The above brief background demonstrates that the concept of advanced learning was well established in traditional Maori society. The arrival of Europeans brought new ideas and knowledge, as well as the tools of literacy. Maori quickly engaged with the new ideas and tools and incorporated them within their own knowledge systems.
2.3 Dr Simons Evidence
Dr Judith Simon, a research fellow with the International Institute for Maori and Indigenous Education at the University of Auckland, presented evidence to the Tribunal on behalf of the claimants. Her evidence provided an account of the history of State provision of education for Maori since 1840. While Dr Simons evidence did not deal specifically with tertiary education, it argued that past legislative action played a significant role in disadvantaging Maori within the States education system, leading to their under-representation in the statistics by which educational success is usually measured. A review of the legislation, based largely on Dr Simons submission, is provided below.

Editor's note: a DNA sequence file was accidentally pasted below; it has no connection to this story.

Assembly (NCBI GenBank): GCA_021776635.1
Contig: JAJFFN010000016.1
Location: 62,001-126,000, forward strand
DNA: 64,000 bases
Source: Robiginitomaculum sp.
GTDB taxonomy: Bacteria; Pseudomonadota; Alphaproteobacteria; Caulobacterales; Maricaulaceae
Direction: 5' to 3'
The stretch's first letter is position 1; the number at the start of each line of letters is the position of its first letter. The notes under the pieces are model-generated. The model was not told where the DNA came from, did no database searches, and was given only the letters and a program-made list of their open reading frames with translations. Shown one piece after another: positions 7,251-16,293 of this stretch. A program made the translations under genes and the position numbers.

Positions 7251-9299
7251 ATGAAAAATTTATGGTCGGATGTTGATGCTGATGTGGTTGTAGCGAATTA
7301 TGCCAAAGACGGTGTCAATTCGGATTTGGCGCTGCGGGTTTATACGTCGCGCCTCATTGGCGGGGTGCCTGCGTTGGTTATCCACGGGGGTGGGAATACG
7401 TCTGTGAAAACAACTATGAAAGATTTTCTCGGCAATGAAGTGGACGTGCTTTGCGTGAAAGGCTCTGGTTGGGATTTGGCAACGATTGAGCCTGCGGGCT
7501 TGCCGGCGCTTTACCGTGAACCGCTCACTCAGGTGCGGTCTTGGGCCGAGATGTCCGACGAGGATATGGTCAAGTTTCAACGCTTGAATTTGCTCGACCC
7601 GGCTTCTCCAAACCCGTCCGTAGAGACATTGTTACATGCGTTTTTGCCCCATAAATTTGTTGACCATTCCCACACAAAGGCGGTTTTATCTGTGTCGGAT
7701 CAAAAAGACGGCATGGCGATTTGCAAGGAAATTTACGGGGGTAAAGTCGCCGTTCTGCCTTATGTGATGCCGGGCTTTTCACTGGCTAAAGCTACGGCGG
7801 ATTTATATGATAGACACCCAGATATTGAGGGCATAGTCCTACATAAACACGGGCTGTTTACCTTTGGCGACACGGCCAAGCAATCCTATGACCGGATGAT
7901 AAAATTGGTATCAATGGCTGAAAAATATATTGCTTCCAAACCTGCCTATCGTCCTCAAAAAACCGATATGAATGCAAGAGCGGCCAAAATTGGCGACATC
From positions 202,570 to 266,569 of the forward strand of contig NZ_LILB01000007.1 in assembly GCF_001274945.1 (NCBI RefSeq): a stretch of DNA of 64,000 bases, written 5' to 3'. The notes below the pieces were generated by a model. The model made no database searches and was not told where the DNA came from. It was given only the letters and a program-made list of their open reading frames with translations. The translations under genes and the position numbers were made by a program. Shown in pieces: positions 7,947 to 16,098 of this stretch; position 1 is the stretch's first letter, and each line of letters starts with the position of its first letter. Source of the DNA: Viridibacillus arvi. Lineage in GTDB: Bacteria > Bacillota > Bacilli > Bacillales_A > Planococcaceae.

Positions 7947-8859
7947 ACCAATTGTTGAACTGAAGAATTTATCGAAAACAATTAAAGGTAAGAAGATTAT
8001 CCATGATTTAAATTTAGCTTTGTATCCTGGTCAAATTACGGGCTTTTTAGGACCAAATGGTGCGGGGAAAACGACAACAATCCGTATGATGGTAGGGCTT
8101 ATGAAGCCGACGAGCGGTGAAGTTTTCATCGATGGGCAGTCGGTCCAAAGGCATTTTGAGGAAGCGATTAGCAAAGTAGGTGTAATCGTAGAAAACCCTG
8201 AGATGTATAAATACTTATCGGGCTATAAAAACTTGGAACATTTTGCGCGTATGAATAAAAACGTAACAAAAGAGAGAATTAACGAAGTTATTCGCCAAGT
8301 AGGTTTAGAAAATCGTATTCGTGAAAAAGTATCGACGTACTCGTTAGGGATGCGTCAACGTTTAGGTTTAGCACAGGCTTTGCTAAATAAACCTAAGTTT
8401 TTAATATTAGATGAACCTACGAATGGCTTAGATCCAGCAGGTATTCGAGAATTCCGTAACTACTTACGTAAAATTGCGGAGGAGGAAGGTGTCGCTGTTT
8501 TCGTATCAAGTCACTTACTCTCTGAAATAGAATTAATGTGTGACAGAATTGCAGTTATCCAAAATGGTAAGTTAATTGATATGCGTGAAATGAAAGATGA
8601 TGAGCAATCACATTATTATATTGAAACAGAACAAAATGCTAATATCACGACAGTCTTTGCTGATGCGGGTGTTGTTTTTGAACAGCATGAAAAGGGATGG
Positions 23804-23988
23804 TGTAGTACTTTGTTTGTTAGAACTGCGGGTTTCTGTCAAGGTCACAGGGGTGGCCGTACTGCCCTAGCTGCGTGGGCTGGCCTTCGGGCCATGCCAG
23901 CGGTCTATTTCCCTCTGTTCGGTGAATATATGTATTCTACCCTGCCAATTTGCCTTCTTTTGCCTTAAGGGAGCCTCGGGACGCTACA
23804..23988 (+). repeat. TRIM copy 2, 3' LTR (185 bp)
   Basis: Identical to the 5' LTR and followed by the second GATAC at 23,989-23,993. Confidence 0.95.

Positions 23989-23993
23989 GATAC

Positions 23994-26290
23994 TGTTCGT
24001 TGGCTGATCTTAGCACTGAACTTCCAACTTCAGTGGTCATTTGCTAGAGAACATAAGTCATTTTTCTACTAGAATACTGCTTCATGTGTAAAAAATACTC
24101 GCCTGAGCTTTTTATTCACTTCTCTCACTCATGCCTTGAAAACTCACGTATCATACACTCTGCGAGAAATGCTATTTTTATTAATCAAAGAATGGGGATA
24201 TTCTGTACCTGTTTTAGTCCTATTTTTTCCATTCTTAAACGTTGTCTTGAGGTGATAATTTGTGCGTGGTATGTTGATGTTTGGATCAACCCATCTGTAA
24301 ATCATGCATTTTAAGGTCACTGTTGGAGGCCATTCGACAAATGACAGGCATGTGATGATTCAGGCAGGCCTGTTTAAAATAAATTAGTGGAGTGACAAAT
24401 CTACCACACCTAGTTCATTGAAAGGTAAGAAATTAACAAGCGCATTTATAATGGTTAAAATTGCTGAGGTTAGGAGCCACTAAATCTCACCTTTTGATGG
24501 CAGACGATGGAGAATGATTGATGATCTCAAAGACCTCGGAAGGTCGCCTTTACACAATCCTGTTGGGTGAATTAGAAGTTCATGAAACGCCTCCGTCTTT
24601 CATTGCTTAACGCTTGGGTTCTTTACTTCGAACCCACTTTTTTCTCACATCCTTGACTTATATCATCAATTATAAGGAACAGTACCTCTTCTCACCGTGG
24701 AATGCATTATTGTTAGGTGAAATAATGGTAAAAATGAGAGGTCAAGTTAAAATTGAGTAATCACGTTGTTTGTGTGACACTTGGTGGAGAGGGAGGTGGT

2.4 The Education Ordinance 1847 and Native Schools Act 1858
The Education Ordinance of 1847 first provided for Government funding of mission schools. The support for mission schools continued via the Native Schools Act 1858. Dr Simon believed that the Government was using the schooling of Maori as a means of social control and assimilation, and for the establishment of British law. She provided as evidence a report by school inspector Hugh Carleton, who said in 1862 that schools were aiming at a double object, the civilisation of the race and the quietening of the country. She also presented a report by George Clarke, the Civil Commissioner for the Bay of Islands, who had stated that schools will give the Government an immense moral influence in the country, such as is not to be attained in any other way.